Umpires Leave With More Cash in Their Tennis Bag Than the Tennis Players

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Money for NothingSome major athletes have made millions by showcasing their talent in public arenas, leaving matches stuffing loads of cash into their tennis bags. Roger Federer, for instance, is the top paid tennis competitor with about 41.8 million in prize winnings.  Maria Sharapova, Rafael Nadal, Andy Roddick and the Williams sisters have also made a pretty penny  by playing in some of the world’s most prestigious tennis tournaments.  Although the lucky few earn a living that would be hard to spend in a lifetime, the payoff for some athletes is surprisingly small. At Futures tennis events, for example, the players may leave with less than the chair umpires.

The USTA Pro Circuit can easily be compared to the minor leagues of tennis. The circuit is composed of 88 events; “Futures” events with the prize money totaling around $10,000 to $15,000 and “Challenger” events with the total prize money running in the $50,000 to $100,000 range.

Recently, in Vero Beach, Fla. there was a $10,000 futures event where Australian player, John-Patrick Smith won the title over Brazilian, Pedro Zerbini. The crowd consisted of more than 300 tennis fans that each paid either $10 or $20 for their seat.

Smith`s prize money for his title win totaled $1,300 as well his prize money for willing the doubles title which totaled $630 which he split with his partner, American, Benjamin Rogers. Runner- up Zerbini took home $900. Zerbini was participating in Vero Beach for nine days playing eight matches; the breakdown being $100 per day.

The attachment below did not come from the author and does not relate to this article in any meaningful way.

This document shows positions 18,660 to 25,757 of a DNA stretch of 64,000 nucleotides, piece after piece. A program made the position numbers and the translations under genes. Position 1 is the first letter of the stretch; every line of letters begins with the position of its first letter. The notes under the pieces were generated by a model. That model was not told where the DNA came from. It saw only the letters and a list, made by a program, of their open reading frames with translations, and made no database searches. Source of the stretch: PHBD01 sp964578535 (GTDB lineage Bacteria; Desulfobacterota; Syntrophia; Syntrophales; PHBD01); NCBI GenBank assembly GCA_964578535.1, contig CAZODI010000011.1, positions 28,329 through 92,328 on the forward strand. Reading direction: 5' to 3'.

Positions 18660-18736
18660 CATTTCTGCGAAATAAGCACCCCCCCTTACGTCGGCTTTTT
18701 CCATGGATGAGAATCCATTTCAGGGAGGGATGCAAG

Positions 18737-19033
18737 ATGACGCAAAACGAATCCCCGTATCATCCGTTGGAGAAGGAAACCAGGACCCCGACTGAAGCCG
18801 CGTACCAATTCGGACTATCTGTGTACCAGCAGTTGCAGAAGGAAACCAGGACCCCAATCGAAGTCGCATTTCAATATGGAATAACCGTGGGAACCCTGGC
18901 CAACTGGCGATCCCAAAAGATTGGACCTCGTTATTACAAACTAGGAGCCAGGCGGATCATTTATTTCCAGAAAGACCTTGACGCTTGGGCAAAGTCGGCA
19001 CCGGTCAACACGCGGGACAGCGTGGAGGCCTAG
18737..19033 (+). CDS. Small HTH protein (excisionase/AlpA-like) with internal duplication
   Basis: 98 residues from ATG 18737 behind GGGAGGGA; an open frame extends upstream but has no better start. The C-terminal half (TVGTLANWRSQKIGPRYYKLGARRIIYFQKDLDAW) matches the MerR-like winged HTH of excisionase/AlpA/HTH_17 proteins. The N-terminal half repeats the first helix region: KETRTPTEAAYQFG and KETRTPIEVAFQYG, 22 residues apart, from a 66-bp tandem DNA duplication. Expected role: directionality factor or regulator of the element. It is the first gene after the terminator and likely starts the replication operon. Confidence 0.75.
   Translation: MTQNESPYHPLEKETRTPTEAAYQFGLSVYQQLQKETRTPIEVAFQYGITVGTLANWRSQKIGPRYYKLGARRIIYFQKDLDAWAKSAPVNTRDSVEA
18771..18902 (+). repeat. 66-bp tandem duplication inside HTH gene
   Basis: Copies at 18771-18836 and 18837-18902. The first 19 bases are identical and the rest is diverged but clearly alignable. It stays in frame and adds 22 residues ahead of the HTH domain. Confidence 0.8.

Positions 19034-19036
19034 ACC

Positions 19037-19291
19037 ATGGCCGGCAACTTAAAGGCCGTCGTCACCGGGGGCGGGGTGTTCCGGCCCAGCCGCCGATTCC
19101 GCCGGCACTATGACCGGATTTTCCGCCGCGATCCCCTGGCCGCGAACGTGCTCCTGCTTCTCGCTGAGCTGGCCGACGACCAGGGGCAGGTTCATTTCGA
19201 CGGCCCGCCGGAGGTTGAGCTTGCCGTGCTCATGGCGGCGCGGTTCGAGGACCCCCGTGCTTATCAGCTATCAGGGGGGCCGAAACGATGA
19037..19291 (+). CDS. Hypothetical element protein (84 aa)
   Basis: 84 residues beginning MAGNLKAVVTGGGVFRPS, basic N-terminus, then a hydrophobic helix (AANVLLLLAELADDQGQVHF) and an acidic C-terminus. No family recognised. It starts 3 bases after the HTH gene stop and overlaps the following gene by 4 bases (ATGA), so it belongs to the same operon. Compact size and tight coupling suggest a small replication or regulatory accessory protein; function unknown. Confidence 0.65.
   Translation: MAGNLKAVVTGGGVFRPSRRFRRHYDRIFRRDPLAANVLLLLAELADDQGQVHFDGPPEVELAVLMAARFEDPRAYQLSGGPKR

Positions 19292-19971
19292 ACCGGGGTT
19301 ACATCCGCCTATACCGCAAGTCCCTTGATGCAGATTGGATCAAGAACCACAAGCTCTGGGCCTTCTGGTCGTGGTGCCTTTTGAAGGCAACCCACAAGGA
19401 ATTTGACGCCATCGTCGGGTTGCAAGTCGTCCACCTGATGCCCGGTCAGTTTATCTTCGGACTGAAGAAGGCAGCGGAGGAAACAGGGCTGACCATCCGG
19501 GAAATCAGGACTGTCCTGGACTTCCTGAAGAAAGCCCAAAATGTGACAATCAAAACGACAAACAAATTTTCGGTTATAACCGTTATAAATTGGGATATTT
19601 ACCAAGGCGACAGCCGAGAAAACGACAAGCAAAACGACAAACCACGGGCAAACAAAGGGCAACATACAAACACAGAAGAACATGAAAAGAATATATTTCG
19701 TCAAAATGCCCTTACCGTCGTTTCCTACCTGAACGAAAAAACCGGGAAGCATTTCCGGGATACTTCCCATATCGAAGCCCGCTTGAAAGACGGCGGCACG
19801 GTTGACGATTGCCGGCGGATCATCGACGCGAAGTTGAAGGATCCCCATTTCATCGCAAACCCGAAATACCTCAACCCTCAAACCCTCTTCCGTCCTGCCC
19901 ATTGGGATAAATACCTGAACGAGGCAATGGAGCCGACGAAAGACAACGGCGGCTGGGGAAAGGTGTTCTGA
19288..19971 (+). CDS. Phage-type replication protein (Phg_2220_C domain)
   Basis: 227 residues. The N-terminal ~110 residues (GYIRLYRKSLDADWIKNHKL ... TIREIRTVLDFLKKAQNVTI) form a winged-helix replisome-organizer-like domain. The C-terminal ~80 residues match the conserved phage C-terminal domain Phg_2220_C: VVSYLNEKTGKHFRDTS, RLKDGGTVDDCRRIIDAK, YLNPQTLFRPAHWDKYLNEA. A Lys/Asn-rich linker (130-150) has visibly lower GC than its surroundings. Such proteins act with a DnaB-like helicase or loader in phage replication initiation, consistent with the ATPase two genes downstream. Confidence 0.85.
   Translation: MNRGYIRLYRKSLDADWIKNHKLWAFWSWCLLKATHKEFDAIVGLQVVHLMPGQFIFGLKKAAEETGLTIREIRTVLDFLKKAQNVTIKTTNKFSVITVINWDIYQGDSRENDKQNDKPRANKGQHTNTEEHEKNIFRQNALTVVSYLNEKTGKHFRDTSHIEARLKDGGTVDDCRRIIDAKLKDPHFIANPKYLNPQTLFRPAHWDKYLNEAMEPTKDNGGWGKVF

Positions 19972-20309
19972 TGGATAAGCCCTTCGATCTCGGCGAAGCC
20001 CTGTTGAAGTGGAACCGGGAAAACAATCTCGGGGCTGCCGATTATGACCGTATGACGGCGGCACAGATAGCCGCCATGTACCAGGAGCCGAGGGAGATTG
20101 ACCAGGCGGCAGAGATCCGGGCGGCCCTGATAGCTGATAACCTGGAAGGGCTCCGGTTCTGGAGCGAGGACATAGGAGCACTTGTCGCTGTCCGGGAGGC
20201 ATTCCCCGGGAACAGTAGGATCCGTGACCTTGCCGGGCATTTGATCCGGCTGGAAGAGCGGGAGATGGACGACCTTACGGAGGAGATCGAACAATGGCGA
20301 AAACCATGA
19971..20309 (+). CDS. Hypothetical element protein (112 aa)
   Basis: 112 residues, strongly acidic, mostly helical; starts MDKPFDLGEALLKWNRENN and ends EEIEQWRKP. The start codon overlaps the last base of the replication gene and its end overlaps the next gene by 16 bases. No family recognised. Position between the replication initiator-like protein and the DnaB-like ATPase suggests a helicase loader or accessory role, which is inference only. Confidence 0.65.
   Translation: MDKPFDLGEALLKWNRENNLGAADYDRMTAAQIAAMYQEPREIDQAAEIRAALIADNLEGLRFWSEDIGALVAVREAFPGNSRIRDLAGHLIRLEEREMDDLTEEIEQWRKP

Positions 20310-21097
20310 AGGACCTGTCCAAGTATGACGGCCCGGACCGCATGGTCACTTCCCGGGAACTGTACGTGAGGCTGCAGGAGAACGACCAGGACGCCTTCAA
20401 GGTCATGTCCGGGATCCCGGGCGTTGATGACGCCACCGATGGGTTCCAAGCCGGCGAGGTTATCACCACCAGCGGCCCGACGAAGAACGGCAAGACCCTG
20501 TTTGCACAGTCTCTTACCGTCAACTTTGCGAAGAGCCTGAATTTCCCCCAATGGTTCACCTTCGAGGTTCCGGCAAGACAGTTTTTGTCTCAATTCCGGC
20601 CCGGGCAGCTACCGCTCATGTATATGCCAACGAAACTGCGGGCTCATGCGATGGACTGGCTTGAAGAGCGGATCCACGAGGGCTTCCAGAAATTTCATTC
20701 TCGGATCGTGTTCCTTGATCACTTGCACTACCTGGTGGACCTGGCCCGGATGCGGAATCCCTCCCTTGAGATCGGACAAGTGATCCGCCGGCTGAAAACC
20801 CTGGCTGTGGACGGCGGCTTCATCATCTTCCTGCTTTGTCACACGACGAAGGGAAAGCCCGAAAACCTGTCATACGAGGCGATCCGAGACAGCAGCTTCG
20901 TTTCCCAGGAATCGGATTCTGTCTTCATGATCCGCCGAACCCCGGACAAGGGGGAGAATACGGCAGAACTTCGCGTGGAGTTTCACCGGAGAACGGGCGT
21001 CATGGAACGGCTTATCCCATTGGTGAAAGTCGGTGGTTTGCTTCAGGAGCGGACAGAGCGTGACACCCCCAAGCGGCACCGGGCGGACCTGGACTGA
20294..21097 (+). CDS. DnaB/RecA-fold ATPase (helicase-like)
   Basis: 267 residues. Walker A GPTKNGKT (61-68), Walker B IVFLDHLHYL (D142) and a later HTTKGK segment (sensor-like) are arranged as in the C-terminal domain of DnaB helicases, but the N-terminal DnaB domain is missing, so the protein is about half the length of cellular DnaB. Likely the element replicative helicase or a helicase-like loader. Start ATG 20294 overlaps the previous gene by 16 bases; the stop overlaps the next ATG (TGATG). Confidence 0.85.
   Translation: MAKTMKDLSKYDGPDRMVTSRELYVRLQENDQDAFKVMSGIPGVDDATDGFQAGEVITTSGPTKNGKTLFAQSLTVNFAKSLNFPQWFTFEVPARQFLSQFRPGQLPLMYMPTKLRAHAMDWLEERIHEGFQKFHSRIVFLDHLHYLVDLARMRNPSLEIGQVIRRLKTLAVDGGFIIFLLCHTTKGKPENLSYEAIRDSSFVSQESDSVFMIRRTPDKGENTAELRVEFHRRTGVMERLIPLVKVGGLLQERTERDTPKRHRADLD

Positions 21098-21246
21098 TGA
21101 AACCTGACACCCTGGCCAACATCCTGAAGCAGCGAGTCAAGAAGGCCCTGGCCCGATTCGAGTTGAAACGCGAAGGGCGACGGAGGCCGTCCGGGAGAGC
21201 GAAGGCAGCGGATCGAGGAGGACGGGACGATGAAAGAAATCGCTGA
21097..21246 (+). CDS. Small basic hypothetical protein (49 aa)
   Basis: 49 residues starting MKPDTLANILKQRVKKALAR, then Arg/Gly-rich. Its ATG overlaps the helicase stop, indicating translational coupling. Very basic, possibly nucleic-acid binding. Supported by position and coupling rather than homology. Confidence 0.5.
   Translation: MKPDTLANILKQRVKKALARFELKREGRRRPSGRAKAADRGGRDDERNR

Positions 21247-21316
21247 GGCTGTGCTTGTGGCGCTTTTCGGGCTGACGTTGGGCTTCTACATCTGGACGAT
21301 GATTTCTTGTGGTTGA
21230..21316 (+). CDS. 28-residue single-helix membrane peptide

Another player, Kriegler Brink earned $200 when he made it to the second round of the singles matches where he lost to Zerbini.

Up and coming American player, Tennys (pronounced “tennis”) Sandgren also made it to the semifinals in this Futures event and raked in a whopping $480.

The players who took place in this event were able to stay at hotels in the area and in some cases can stay for free with local families willing to help out an aspiring athlete. The hotels typically run about $125 per night. In Zerbini`s case, if he did stay in a hotel for the nine days he participated in the tournament , it would have cost him $1125, before tax, which put him at $225 in the hole!

The hotel is only one expense that the players must accept when playing at this event; although the tournament offers lunches, every other meal and expense must come out of the players pocket, so in reality, it costs some, if not all of the players money to compete in this specific event.